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What are Mucopolysaccharidoses?

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  • Written By: Dulce Corazon
  • Edited By: C. Wilborn
  • Last Modified Date: 08 June 2018
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Mucopolysaccharidoses (MPS) are a family of rare, hereditary disorders where lysosomal enzymes inside the cells are deficient or do not function properly. These enzymes are important in the breakdown of mucopolysaccharides or glycosaminoglycans, which are long chain molecules of sugar. When these substances are not digested properly by cell organelles called lysosomes, they accumulate inside the cells, leading to cell enlargement and dysfunction. The disorders are mostly characterized by mental retardation, liver and spleen enlargement, and skeletal deformity.

There are six types of mucopolysaccharidoses. Five of them are inherited diseases passed on to the children in an autosomal recessive pattern. Genetic disorder through autosomal recessive pattern means that for a disease to manifest in the child, both parents must have genes for the disorder. Only Hunter syndrome or MPS type II is an X-linked inheritance, which means that the defective gene is located on the sex chromosomes. Males are often affected in X-linked disorders.

MPS type I causes a deficiency in the enzyme called alpha-L-iduronidase, leading to the accumulation of dermatan sulfate and heparan sulfate in the cells. It is divided into three types, depending on the onset and severity of the disease in individuals; they are Hurler syndrome, Scheie syndrome, and Hurler-Scheie syndrome. Hurler syndrome usually manifests with mental retardation during infancy. Scheie syndrome presents without nerve damage and manifests later in life, while Hurler-Scheie syndrome comes between the two ages, often with no mental retardation.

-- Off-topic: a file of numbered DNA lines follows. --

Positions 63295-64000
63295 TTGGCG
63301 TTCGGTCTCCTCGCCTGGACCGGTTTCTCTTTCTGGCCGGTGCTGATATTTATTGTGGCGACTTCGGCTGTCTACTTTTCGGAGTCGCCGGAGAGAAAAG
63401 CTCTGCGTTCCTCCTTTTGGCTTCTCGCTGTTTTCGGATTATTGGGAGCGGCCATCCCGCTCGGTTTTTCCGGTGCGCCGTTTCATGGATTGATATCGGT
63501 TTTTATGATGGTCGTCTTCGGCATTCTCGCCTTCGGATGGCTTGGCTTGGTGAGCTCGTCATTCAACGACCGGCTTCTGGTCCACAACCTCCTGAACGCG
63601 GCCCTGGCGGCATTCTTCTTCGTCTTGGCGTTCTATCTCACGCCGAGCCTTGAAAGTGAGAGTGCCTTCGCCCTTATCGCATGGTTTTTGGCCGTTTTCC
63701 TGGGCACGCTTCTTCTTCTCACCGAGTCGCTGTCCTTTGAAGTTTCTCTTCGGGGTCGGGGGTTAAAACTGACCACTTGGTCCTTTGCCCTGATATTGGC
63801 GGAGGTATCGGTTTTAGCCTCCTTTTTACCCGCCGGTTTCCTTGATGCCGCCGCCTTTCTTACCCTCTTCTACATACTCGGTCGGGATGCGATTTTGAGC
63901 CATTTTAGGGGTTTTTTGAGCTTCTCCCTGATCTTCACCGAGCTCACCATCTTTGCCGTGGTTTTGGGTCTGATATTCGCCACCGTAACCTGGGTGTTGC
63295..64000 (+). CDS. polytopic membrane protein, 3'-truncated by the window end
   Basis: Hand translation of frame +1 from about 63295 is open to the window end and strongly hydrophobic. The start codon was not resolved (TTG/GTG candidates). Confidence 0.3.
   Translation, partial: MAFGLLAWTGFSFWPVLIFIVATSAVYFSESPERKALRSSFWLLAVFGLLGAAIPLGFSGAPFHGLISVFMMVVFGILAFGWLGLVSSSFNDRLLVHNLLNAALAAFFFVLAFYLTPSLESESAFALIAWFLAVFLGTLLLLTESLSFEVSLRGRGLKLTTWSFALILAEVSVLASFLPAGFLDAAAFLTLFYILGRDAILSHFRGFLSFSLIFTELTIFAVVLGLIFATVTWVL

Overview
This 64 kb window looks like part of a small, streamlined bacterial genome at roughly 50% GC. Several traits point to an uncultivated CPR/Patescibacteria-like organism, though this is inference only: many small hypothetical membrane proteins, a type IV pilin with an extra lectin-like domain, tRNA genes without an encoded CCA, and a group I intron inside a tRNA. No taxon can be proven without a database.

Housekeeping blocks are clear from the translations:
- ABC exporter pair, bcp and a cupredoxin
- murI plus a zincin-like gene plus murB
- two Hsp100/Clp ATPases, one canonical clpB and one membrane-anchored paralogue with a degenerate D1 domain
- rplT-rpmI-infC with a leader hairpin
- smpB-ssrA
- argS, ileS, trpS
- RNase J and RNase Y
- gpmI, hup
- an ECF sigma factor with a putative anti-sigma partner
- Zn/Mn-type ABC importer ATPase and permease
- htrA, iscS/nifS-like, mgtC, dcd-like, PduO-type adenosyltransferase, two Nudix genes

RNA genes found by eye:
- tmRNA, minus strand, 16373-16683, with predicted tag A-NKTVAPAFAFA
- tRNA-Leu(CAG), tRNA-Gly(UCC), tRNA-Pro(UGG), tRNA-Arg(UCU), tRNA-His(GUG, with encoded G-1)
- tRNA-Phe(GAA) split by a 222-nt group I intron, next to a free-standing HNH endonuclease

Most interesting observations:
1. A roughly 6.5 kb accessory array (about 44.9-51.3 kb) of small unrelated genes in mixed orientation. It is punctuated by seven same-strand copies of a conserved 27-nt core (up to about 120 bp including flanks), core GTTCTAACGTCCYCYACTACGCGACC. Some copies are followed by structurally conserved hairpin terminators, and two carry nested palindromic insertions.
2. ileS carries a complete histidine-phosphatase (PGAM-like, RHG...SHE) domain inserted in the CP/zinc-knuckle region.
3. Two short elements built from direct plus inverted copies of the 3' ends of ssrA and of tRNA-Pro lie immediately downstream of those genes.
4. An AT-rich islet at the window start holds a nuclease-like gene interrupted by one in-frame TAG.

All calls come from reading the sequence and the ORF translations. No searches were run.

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Mucopolysaccharidoses type II is called Hunter's syndrome. It causes deficiency in the enzyme iduronate sulfatase, and like MPS type I, results in the accumulation of dermatan sulfate and heparan sulfate inside the cells. Mental retardation often results, although it is generally milder compared to Hurler's syndrome.

MPS type III is divided into four subtypes, called Sanfilippo syndromes A to D. These syndromes differ in the specific enzymes involved, but mostly result in the accumulation of heparan sulfate in cells. All of them manifest with severe mental retardation, as well as other typical mucopolysaccharidoses characteristics.

Marquio syndrome, or mucopolysaccharidosis type IV, leads to a deficiency in enzyme N-acetylgalactosamine-6-sulfate sulfatase, usually resulting in the accumulation of keratan sulfate and chondroitin-6-sulfate. Unlike most other types of MPS, this syndrome is not characterized by mental retardation. There is no MPS type V.

MPS type VI is called Maroteaux Lamy syndrome. It causes deficiency in arylsulfatase B, mostly resulting in dermatan sulfate accumulation. The disorder also does not present with mental retardation, but with some spleen and liver enlargement as well as skeletal deformities and heart disease.

Sly syndrome, or mucopolysaccharidoses type VII, has a deficiency in the enzyme called B-glucoronidase, often leading to heparan sulfate and dermatan sulfate accumulation. The disorder can present at birth, in infancy, or in adulthood. Most have mental retardation, except for adult onset.

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